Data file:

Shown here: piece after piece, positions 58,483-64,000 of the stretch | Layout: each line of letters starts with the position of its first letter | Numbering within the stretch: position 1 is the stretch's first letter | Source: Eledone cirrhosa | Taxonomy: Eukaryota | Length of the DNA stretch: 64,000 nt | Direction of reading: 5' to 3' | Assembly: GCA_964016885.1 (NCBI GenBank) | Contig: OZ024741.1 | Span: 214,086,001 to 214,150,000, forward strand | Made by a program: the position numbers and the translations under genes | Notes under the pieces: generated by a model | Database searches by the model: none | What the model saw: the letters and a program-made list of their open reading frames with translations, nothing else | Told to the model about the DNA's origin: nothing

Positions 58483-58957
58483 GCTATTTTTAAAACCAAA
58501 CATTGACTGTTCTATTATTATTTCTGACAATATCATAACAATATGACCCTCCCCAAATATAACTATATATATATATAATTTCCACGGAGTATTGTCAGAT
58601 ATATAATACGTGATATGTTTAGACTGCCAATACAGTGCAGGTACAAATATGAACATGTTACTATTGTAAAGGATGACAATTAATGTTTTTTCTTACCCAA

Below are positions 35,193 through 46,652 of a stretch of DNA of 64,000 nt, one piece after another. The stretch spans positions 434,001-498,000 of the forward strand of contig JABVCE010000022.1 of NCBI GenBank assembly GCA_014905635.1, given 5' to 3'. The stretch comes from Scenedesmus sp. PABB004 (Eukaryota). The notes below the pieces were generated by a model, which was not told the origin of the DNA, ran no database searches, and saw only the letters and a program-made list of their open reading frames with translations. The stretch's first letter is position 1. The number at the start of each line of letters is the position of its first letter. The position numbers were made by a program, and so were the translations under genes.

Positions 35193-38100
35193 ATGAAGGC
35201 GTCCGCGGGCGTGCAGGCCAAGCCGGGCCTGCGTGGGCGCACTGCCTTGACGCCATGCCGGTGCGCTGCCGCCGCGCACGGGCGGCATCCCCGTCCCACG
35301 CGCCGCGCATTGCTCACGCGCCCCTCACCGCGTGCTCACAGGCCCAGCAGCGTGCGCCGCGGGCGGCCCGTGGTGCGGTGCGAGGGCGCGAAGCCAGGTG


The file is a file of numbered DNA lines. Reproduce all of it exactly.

Shown here: piece after piece, positions 58,483-64,000 of the stretch | Layout: each line of letters starts with the position of its first letter | Numbering within the stretch: position 1 is the stretch's first letter | Source: Eledone cirrhosa | Taxonomy: Eukaryota | Length of the DNA stretch: 64,000 nt | Direction of reading: 5' to 3' | Assembly: GCA_964016885.1 (NCBI GenBank) | Contig: OZ024741.1 | Span: 214,086,001 to 214,150,000, forward strand | Made by a program: the position numbers and the translations under genes | Notes under the pieces: generated by a model | Database searches by the model: none | What the model saw: the letters and a program-made list of their open reading frames with translations, nothing else | Told to the model about the DNA's origin: nothing

Positions 58483-58957
58483 GCTATTTTTAAAACCAAA
58501 CATTGACTGTTCTATTATTATTTCTGACAATATCATAACAATATGACCCTCCCCAAATATAACTATATATATATATAATTTCCACGGAGTATTGTCAGAT
58601 ATATAATACGTGATATGTTTAGACTGCCAATACAGTGCAGGTACAAATATGAACATGTTACTATTGTAAAGGATGACAATTAATGTTTTTTCTTACCCAA

Below are positions 35,193 through 46,652 of a stretch of DNA of 64,000 nt, one piece after another. The stretch spans positions 434,001-498,000 of the forward strand of contig JABVCE010000022.1 of NCBI GenBank assembly GCA_014905635.1, given 5' to 3'. The stretch comes from Scenedesmus sp. PABB004 (Eukaryota). The notes below the pieces were generated by a model, which was not told the origin of the DNA, ran no database searches, and saw only the letters and a program-made list of their open reading frames with translations. The stretch's first letter is position 1. The number at the start of each line of letters is the position of its first letter. The position numbers were made by a program, and so were the translations under genes.

Positions 35193-38100
35193 ATGAAGGC
35201 GTCCGCGGGCGTGCAGGCCAAGCCGGGCCTGCGTGGGCGCACTGCCTTGACGCCATGCCGGTGCGCTGCCGCCGCGCACGGGCGGCATCCCCGTCCCACG
35301 CGCCGCGCATTGCTCACGCGCCCCTCACCGCGTGCTCACAGGCCCAGCAGCGTGCGCCGCGGGCGGCCCGTGGTGCGGTGCGAGGGCGCGAAGCCAGGTG